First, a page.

* Briton Usman Khan, 28, named as attacker who killed two
* Khan was convicted in 2012 for plot, released in 2018
* PM seeks tougher sentences as crime becomes UK election issue
* Opposition calls for full investigation, says questions raised
* IS says its fighter carried out attack, provides no evidence (Adds White House statement, paragraph 21)
By Costas Pitas and Guy Faulconbridge
LONDON, Nov 30 (Reuters) - The London Bridge attack pushed law and order towards the top of the British political agenda on Saturday, with days to go before a snap election, after police said the assailant had previously been convicted of terrorism offences but freed early from prison.
Usman Khan, wearing a fake suicide vest and wielding knives, went on the rampage at a conference on criminal rehabilitation beside London Bridge on Friday, killing two people. The 28-year old Briton was wrestled to the ground by bystanders then shot dead by police.
Police said on Saturday that Khan had been convicted in 2012 for his part in an al Qaeda-inspired plot to blow up the London Stock Exchange. He was released in December 2018 subject to conditions.
Jeremy Corbyn, leader of the main opposition Labour Party, criticised the government's sentencing policies.
"There's got to be a very full investigation," said Corbyn who is seeking to depose Prime Minister Boris Johnson in the election on Dec. 12 but trails in opinion polls.
"I think there is also a question about what the probation service were doing ... and whether the parole board should have been involved in deciding whether or not he should have been allowed to be released from prison in the first place," he said.
Earlier, Johnson said the attack was a terrorist act and vowed to end a practice whereby serious offenders can be automatically let out of prison early.
"I have long said that this system simply isn't working," he said after visiting the scene of the attack on Saturday.
Those convicted of a serious terrorism offence should face a mandatory minimum sentence of 14 years, he said later.
Islamic State said the attack was carried out by one of its fighters and was in response to its calls to target countries that had been part of a coalition fighting the jihadist group, according to its Amaq news agency. The group did not provide any evidence for its assertion.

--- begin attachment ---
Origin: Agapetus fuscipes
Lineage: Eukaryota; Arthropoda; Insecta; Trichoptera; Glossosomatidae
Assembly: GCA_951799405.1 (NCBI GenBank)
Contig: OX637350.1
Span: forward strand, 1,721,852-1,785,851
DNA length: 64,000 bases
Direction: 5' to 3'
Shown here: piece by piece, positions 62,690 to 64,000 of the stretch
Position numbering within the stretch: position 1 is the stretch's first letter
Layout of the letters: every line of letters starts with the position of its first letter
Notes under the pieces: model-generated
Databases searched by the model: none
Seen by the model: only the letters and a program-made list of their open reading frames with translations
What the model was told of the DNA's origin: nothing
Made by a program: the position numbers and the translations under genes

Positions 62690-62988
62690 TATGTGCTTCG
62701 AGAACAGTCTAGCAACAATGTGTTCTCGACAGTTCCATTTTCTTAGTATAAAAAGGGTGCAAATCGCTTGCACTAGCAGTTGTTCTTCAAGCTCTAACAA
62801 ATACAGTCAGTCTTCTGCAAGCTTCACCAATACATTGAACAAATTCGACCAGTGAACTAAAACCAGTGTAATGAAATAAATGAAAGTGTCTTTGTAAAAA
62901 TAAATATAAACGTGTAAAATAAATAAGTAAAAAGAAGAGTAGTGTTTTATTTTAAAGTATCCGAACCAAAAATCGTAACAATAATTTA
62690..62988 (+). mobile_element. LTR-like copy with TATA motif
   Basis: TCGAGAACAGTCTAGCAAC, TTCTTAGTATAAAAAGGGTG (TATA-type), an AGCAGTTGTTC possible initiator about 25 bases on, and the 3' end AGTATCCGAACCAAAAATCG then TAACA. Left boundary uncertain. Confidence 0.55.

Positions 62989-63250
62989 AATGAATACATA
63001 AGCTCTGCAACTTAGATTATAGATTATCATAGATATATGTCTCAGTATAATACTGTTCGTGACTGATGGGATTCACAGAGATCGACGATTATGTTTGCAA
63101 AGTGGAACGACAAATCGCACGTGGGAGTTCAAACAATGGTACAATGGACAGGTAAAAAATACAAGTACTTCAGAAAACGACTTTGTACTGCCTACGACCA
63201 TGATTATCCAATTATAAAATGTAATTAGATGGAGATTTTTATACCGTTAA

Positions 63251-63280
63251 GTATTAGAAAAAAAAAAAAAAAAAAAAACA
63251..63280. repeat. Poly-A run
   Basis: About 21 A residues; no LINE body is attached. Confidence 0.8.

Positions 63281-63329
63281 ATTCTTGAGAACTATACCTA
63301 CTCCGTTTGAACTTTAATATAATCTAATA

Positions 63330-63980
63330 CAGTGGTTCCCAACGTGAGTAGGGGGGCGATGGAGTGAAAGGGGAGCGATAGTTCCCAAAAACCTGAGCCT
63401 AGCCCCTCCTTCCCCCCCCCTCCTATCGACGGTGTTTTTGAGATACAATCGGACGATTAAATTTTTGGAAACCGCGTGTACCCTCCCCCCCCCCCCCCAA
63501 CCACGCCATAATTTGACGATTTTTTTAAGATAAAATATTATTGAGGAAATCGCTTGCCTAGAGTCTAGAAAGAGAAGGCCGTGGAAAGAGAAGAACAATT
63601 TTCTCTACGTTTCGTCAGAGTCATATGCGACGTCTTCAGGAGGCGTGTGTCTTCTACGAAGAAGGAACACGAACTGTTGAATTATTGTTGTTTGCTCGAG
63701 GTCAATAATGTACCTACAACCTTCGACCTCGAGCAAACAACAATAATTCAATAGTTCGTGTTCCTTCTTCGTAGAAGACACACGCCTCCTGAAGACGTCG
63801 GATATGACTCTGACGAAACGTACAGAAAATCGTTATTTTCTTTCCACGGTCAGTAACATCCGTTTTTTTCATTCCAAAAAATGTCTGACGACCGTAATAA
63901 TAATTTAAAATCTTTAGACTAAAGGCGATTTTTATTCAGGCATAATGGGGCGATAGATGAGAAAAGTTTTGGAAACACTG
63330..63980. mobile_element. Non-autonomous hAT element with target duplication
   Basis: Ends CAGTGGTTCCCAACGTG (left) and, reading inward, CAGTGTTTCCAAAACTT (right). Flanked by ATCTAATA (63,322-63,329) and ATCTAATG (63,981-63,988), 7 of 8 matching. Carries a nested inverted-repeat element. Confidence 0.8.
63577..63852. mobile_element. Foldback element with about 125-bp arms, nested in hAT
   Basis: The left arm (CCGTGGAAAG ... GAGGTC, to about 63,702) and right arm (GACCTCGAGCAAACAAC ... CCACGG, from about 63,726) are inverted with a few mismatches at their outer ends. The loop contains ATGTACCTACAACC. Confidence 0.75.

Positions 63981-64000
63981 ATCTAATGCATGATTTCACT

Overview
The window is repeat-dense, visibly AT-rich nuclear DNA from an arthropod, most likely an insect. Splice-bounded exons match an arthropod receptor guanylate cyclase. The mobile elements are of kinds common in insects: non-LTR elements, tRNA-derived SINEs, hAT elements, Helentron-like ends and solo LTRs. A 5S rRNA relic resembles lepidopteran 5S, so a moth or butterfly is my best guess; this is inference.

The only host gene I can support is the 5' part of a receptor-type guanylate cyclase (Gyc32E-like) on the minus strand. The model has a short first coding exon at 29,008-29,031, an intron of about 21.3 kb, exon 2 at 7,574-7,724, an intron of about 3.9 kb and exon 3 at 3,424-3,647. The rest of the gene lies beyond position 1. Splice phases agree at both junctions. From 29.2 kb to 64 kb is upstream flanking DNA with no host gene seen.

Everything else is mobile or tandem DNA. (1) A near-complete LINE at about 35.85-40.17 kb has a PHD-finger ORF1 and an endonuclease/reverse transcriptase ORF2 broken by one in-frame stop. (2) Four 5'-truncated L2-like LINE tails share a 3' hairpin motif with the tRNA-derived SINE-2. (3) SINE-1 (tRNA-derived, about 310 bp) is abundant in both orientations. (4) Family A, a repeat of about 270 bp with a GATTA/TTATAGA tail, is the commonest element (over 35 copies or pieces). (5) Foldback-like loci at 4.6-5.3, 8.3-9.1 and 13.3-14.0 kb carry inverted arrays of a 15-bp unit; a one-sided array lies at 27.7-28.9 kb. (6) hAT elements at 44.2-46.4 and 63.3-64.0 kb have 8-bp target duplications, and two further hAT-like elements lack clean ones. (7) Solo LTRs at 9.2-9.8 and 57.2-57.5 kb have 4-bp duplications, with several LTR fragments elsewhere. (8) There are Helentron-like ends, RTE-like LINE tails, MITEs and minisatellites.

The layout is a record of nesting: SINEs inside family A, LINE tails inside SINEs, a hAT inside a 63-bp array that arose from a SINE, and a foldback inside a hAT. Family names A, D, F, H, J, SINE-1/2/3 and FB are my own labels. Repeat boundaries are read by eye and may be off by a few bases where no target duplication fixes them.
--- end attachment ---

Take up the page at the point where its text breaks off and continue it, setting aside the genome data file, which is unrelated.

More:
A man and a woman were killed in the attack, with local media naming one of the victims as Jack Merritt, a course coordinator for Learning Together, a prisoners' rehabilitation programme which held the conference at Fishmongers' Hall.
Three people remain in hospital with two victims in a stable condition while a third person is suffering from less serious injuries, according to the National Health Service.
ECHOES OF 2017
Police said they were continuing their investigation by searching two addresses in the Staffordshire and Stoke areas of central England, with the country's top counter-terrorism officer saying they were not looking for any other suspects.
"We have found no evidence to suggest anybody else was involved in this attack," said Neil Basu. "Our investigative priority at this time is to ensure that there is no related outstanding threat to the public."
London Bridge was the scene of an attack during the 2017 election when three militants drove a van into pedestrians and then attacked people in the surrounding area, killing eight people and injuring at least 48.
Islamic State said its fighters were responsible for that attack, but the British authorities have cast doubt on those claims. The 2017 attack focused attention on cuts to policing since the ruling Conservatives took power in 2010.
Friday's attack prompted a pause in election campaigning, but scaled-back activities resumed on Saturday ahead of the election that could decide the fate of Brexit.
Five polls published late on Saturday showed the Conservatives ahead of Labour but with margins ranging from six to 15 points. Pollster BMG said it was possible no party wins a majority in the 650-seat parliament.
On Sunday, Corbyn will condemn foreign interventions such as the U.S.-led invasion of Iraq in 2003 for stoking hatred, The Observer newspaper reported as security and law and order feature more prominently in the campaign.
U.S. President Donald Trump, who is due to attend a NATO summit in London next week, spoke with Johnson on Saturday and expressed his condolences over the attack, the White House said in a statement.
Britain's police and politicians were joined on Saturday by Queen Elizabeth in praising those who intervened to thwart the assailant.
"I express my enduring thanks to the police and emergency services, as well as the brave individuals who put their own lives at risk to selflessly help and protect others," she said. (Additional reporting by William Schomberg in London, Hesham Abdul Khalek in Cairo, and Raphael Satter in Washington; Editing by Frances Kerry, Pravin Char, Marguerita Choy and Daniel Wallis)
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